New generation of COVID-19 vaccines show promising results

Researchers have designed a COVID-19 vaccine to be less sensitive to mutations and equipped for future strains.

3D Illustration of a Generic Covid19 Vaccine and a Syringe, Blue Background

A challenge to the current COVID-19 vaccines is the virus’s evolution and mutability. Most of the vaccines are based on using parts of the coronavirus’s spike protein to trigger the body’s immune response to the virus. It is a good quality vaccine protein to use, but it is the spike protein where frequent mutations occur, which can impact the vaccines’ effectiveness.

Now, researchers at the Karolinska Institutet, Sweden are therefore developing a vaccine containing more parts of the virus, including ones that do not mutate at the same rate as the spike protein.

The vaccine is a DNA vaccine, which means that it comprises DNA sequences which when injected into the body, it makes the cells produce the proteins that the DNA sequences contain instructions for. In this case, it concerns DNA for parts of the spike protein from three different coronavirus variants and DNA for another two virus proteins, called M and N, where mutations are less common.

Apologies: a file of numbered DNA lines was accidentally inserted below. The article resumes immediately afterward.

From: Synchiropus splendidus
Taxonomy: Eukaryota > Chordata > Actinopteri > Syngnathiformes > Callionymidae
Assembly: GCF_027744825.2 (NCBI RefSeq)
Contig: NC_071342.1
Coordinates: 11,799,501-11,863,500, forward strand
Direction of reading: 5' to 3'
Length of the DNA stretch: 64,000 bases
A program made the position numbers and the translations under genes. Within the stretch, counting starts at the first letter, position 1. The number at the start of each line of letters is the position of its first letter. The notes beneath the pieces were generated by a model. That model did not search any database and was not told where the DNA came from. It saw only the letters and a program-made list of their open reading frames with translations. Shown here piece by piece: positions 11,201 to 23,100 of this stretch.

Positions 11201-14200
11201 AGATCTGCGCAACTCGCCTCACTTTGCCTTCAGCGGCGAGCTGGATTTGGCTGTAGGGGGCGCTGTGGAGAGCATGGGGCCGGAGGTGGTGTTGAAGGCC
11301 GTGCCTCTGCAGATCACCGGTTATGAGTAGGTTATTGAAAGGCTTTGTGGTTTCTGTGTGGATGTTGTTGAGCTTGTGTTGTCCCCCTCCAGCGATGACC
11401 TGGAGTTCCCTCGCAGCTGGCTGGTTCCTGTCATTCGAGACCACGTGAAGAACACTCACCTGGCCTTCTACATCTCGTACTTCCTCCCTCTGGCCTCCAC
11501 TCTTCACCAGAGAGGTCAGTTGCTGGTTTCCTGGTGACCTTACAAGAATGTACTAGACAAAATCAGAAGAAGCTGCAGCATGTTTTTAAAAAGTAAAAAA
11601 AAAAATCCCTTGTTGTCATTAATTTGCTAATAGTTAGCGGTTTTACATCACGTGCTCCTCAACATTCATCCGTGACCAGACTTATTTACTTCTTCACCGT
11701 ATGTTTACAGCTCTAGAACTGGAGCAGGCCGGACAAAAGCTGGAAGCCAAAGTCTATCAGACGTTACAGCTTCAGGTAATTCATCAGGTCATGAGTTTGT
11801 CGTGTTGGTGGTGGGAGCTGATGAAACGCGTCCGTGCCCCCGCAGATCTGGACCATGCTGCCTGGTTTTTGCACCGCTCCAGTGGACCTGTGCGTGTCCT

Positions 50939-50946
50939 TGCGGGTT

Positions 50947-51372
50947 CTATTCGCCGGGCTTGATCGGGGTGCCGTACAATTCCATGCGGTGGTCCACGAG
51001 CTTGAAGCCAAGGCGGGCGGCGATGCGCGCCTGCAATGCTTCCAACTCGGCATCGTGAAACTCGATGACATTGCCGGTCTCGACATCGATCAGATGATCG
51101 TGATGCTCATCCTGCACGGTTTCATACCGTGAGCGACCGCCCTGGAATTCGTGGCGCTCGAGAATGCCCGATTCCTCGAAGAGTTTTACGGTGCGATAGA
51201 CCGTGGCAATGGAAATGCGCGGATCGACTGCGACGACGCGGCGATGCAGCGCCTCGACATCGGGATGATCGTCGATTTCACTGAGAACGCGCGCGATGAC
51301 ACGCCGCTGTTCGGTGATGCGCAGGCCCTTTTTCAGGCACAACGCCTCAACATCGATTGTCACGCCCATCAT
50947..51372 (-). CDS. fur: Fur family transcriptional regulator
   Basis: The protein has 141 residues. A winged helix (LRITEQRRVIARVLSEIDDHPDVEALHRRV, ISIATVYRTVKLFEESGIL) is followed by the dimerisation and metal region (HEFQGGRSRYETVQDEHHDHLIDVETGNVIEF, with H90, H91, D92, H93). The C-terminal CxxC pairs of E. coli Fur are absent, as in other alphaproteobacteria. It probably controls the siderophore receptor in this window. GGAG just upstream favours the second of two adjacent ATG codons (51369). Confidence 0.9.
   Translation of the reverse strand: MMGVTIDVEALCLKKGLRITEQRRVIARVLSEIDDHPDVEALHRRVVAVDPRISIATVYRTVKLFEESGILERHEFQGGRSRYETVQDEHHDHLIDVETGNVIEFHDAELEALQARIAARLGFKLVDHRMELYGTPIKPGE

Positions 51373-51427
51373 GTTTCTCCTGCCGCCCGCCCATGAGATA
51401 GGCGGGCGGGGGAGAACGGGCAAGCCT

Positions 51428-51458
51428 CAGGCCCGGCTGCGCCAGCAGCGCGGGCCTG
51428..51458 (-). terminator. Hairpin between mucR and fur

The researchers show that the vaccine protects mice against serious infection from the Beta variant of SARS-CoV-2, a variant that can evade the immune response, and activates T cells that recognise the coronavirus found in bats.

According to the report, recently published in EMBO Molecular Medicine, “vaccine-induced spike antibodies cross-reactive between huCoV-19/WH01, Beta, and Delta spike proteins that neutralised huCoV-19/WH01, Beta, Delta and Omicron virus in vitro. The vaccine primed nucleoprotein-specific T cells, unlike spike-specific T cells, recognised Bat-CoV sequences. The vaccine protected mice carrying the human ACE2 receptor against lethal infection with the SARS-CoV-2 Beta variant. Interestingly, priming of cross-reactive nucleoprotein-specific T cells alone was 60 percent protective, verifying observations from humans that T cells protect against lethal disease.”

The researchers hope that the COVID-19 vaccine can one day be used as a booster.

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